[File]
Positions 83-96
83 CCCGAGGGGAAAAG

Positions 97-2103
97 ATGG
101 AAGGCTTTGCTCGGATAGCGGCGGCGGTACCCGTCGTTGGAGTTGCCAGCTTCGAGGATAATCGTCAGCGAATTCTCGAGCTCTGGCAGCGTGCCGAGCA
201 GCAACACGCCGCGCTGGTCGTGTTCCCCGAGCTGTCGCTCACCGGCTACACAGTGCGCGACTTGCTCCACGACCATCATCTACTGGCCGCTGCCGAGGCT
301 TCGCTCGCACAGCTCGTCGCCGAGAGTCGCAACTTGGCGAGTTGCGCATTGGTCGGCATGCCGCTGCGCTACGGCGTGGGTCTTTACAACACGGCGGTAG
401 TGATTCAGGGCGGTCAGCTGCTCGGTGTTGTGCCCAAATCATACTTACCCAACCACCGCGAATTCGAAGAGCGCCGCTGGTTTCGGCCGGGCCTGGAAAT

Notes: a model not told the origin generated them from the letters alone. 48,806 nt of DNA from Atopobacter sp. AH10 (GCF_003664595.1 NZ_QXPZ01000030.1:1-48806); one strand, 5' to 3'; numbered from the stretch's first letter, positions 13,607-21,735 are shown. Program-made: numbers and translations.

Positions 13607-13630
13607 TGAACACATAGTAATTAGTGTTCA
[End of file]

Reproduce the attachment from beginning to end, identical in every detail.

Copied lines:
Positions 83-96
83 CCCGAGGGGAAAAG

Positions 97-2103
97 ATGG
101 AAGGCTTTGCTCGGATAGCGGCGGCGGTACCCGTCGTTGGAGTTGCCAGCTTCGAGGATAATCGTCAGCGAATTCTCGAGCTCTGGCAGCGTGCCGAGCA
201 GCAACACGCCGCGCTGGTCGTGTTCCCCGAGCTGTCGCTCACCGGCTACACAGTGCGCGACTTGCTCCACGACCATCATCTACTGGCCGCTGCCGAGGCT
301 TCGCTCGCACAGCTCGTCGCCGAGAGTCGCAACTTGGCGAGTTGCGCATTGGTCGGCATGCCGCTGCGCTACGGCGTGGGTCTTTACAACACGGCGGTAG
401 TGATTCAGGGCGGTCAGCTGCTCGGTGTTGTGCCCAAATCATACTTACCCAACCACCGCGAATTCGAAGAGCGCCGCTGGTTTCGGCCGGGCCTGGAAAT

Notes: a model not told the origin generated them from the letters alone. 48,806 nt of DNA from Atopobacter sp. AH10 (GCF_003664595.1 NZ_QXPZ01000030.1:1-48806); one strand, 5' to 3'; numbered from the stretch's first letter, positions 13,607-21,735 are shown. Program-made: numbers and translations.

Positions 13607-13630
13607 TGAACACATAGTAATTAGTGTTCA